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To serve the Church among the Slavic nations of the world by assisting it to become fully equipped to fulfil the great commission of Jesus Christ



Poland gained its independence in 1918 only to be overrun by Germany and the Soviet Union in World War II. It became a Soviet satellite country following the war, but one that was comparatively tolerant and progressive. Labour turmoil in 1980 led to the formation of an independent trade union “Solidarity” that over time became a political force and by 1990 had won parliamentary elections and the presidency. Complete freedom came with the implosion of the USSR in 1991. A “shock therapy” programme during the early 1990s enabled the country to transform its economy into one of the most robust in Central Europe. Today, it is one of the fastest growing economies in Europe and a significant trading partner for the UK. It became a full member of the European Union in May 2004. Poland joined the NATO alliance in 1999.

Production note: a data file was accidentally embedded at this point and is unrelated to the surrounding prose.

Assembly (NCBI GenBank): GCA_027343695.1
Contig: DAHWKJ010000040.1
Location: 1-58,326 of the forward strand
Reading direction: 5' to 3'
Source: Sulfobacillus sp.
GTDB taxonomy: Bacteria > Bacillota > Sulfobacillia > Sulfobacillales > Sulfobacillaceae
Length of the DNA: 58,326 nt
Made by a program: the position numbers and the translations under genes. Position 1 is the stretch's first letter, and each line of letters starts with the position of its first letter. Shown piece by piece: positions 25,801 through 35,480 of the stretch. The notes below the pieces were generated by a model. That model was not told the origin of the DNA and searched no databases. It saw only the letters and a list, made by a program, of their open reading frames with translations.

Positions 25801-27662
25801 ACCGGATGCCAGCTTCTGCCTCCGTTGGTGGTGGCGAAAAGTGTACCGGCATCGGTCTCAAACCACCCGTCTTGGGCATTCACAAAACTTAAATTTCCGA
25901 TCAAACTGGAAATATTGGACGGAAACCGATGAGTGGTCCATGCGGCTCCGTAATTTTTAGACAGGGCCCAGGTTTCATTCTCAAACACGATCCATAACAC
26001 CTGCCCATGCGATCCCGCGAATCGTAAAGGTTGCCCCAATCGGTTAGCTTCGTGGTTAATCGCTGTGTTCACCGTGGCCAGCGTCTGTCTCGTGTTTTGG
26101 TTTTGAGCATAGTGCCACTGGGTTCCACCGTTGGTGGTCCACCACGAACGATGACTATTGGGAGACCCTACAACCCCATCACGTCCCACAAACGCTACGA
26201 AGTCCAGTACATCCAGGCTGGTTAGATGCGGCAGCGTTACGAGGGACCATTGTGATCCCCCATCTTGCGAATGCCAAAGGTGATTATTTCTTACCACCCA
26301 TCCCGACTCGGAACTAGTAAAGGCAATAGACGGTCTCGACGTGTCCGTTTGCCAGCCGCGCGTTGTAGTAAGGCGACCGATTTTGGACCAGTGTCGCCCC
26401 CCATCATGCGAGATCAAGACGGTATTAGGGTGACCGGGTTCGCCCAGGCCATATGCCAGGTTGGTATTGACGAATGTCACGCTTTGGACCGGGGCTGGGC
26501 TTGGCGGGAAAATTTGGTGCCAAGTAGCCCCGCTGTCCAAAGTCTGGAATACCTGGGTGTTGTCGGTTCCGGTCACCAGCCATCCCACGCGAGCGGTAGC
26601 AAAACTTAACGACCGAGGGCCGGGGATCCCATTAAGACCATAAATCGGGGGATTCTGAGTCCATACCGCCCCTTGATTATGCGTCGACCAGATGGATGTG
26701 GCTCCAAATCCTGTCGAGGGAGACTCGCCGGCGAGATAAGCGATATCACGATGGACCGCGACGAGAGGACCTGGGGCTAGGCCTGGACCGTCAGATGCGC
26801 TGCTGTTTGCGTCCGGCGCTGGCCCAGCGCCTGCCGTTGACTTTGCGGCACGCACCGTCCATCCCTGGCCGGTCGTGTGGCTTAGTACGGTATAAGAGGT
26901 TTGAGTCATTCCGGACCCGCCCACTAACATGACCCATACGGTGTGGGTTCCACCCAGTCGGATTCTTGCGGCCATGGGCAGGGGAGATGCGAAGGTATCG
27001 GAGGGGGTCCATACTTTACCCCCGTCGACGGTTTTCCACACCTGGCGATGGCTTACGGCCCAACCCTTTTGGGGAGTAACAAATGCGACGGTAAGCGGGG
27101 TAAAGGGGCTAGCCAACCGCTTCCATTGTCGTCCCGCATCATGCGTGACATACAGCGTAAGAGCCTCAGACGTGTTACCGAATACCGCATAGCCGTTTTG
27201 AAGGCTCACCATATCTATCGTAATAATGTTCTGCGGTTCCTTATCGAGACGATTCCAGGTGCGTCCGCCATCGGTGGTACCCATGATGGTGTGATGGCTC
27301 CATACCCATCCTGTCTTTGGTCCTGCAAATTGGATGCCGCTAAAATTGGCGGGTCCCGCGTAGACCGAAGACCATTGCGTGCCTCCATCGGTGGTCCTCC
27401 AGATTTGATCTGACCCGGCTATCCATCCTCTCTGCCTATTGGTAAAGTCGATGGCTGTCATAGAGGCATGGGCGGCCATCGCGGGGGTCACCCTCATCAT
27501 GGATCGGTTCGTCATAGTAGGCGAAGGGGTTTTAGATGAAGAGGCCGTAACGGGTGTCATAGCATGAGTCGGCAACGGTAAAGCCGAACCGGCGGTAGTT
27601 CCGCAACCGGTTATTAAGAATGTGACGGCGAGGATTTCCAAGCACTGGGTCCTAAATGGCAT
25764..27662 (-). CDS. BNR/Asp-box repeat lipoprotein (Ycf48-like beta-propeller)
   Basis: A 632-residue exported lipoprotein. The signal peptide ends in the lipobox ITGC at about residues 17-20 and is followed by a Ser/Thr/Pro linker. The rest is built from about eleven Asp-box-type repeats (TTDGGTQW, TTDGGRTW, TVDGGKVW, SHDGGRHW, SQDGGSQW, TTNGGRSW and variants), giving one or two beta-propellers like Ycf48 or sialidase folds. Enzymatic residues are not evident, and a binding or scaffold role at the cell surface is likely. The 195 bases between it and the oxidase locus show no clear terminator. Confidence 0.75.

Central Europe, east of Germany


312,685 sq km

Land Boundaries

Belarus, Czech Republic, Germany, Lithuania, Russia (Kaliningrad Oblast), Slovakia, Ukraine

Natural Resources

Coal, sulphur, copper, natural gas, silver, lead, salt, arable land


38 million (March 2011 est.)

Ethnic Groups

Polish 97.6%, German 1.3%, Ukrainian 0.6%, Belorussian 0.5% (2011 est.)


Roman Catholic 95% (about 55% practicing), Eastern Orthodox, Protestant, and Other (1.5%)






Potatoes, fruits, vegetables, wheat; poultry, eggs, pork, beef, milk, cheese


Machine building, iron and steel, coal mining, chemicals, shipbuilding, food processing, glass, beverages and textiles


1 zloty (Zl) = 100 groszy